TORONTO – With eight days to go before the 2021 Federal Election, the three major parties are promising all sorts of incentives to secure the votes of Canadians.
However, when it comes to the futures of millennials and generation Z, some financial experts say the Liberals, Conservatives, and NDP could be doing more for these demographics.
Millennials represent the largest generation of Canadians and make up 27 per cent of the population, said Christopher Dewdney, a certified financial planner and principal at Dewdney&Co in Toronto. Despite their size, he said, millennials remain overlooked when it comes to the current election.
“The focus of all the major party platforms is toward their parents, not them,” he said.
While parties will need to consider the budget and ever-increasing debt levels, Dewdney added, younger Canadians should still be a priority.
“This generation is dealing with higher student debt as well as substantially higher cost of living than the [generations] before. All parties should acknowledge this and move towards doing more,” he said.
One area in particular that could be improved upon is student debt reduction, deferral or forgiveness, he said.
The NDP is the only party to make student debt forgiveness part of its platform. While the party has promised to forgive up to $20,000, Dewdney suggested moving that number up to $30,000 would be more effective.
“I believe that, by [the NDP’s] own admission, the average amount of debt is closer to that $30,000 number. It doesn’t seem like much but it is material, especially for someone struggling to build up savings towards a down payment.”
Jason Pereira, partner at Toronto-based Woodgate Financial and president of the Financial Planning Association of Canada, said housing is a key issue for young Canadians right now, but no politician wants to do what’s necessary, which is drop housing prices.
“There is a fundamental difference between the concept of affordability and accessibility. Affordability means it’s easier to afford a home and that means, on average, that people are making more money or things cost less. Accessibility is about putting programs in place to try to make it easier to get a home without changing anything else,” he said.
“One of the problems with Canadian housing is the fact that no one has been willing to do anything that is going to negatively impact prices. But, you can’t fix the housing crisis without a negative impact on the pricing. So, we’ve seen instead a bunch of initiatives announced by all of them that would actually make the housing crisis worse,” he said.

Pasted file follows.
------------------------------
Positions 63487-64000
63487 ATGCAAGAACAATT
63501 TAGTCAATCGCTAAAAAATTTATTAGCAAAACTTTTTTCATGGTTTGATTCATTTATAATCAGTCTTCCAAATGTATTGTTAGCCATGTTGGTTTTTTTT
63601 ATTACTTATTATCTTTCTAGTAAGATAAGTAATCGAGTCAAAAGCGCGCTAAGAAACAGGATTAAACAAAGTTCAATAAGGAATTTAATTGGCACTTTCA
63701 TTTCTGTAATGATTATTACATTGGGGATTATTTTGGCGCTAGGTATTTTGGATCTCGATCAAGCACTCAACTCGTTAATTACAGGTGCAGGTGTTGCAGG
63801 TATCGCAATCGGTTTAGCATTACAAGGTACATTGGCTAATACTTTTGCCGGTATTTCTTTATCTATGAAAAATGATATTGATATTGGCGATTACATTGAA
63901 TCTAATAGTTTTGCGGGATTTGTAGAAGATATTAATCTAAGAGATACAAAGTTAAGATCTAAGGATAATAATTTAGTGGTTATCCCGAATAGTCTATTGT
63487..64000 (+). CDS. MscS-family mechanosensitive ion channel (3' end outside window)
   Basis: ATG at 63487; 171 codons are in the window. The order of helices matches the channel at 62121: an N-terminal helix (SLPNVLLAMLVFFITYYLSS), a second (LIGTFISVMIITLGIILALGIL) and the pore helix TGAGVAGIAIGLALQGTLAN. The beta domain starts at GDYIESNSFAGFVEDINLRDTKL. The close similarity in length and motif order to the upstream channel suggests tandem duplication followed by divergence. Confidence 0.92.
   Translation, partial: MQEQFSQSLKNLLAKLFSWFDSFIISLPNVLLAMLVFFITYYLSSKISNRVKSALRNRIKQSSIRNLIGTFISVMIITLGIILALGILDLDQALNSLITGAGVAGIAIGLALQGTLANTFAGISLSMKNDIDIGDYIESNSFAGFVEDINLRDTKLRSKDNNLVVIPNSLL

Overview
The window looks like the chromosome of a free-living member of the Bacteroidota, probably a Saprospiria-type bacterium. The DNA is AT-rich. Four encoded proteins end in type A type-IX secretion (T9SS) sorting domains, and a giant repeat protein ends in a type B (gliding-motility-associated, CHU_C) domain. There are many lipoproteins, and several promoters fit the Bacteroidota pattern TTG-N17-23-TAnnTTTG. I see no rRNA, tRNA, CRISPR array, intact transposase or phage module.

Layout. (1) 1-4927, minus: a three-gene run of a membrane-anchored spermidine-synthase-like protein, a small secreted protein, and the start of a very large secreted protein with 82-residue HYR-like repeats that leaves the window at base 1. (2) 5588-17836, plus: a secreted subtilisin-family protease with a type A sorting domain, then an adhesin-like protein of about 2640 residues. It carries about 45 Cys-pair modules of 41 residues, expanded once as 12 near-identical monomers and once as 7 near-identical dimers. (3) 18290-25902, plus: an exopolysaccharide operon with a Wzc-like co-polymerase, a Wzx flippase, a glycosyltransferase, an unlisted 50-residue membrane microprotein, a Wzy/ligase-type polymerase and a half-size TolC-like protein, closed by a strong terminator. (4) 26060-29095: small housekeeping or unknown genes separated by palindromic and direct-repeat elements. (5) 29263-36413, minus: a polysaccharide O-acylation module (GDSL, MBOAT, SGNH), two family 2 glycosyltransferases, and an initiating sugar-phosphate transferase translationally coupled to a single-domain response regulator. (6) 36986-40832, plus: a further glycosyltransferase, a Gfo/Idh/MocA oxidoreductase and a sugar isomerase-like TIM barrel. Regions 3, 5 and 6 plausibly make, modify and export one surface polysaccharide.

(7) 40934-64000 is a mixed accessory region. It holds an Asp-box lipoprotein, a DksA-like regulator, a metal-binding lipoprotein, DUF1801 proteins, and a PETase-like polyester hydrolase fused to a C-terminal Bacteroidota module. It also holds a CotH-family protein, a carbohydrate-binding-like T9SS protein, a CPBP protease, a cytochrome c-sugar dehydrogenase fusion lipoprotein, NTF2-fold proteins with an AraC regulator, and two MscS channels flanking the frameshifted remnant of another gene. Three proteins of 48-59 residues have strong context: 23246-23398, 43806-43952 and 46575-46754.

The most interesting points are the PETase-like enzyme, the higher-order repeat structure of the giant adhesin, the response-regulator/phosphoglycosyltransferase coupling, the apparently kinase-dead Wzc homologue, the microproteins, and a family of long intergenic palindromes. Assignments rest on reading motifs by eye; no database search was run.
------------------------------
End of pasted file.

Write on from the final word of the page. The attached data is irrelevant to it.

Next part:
For instance, he explained that the Liberals want to create an investment savings account, called a First Home Savings Account, that would allow people under 40 to save $40,000 toward the purchase of a new home, with deposits and withdrawals tax-free.
“The problem is we already have the ability to save $115,000 roughly with the RRSP and TFSA. An individual saving $40,000 in a city like Toronto is not the problem. All they’re basically doing is making it easier to save more, to then, in turn, take on more debt and put yourself into greater financial difficulty,” Pereira said.
Further, while all three major platforms aim to increase housing supply with low-income housing availability, it’s actually up to the provinces to roll it out. “The issue is that they will have to deal with the red tape at the provincial and municipal level and this will impede the ability to roll it out quickly,” Pereira said.
“There is nothing that any of them of are promising that will actually do anything but make the situation worse. They’re all throwing money at the problem. And, when you throw money at the problem, you basically have more buyers, which only pushes prices higher because demand has shifted without a corresponding increase in supply to offset it.”
Proposals for the rental market aren’t looking promising either, according to Pereira. For instance, the NDP is offering $5,000 in annual rent subsidies but that money is likely to flow directly to landlords, and could lead to a push for higher rent.
“The problem is how many votes is someone going to get by standing up and saying we need to lower everybody’s housing price by 20 per cent?” he said. “No politician would do that. There’s no votes to be garnered there.”
When it comes to child care, another popular topic for younger Canadians, Pereira said the Liberals and the NDP are doing the right thing for this demographic by offering child care for $10 per day.
Pereira also noted that climate change will be a hot-button issue for young Canadians in this upcoming election. “We live in a global marketplace and different countries will be affected at different degrees. Everything from the frequency of humanitarian crises to the stability of trade will be impacted,” he said.
Whereas the Liberals and NDP have taken a stance on climate change, the Conservatives, despite including climate change policies in their platform, failed to pass a vote at their national convention to acknowledge that climate change even exists, Pereira added.
Shannon Lee Simmons, financial planner and founder of the New School of Finance, said many of her younger clients are asking about climate change and the future of the economy with the rise of artificial intelligence.
“It’s hard to make long term financial plans in the face of such uncertainty. While most parties are addressing climate change in some way, the future of the job market far beyond the next four years is something that many gen Z clients are asking about,” she said.
“I suspect that any party that has creative solutions to replace income in order to accommodate major potential shifts in future job markets would be of interest to Gen Z.”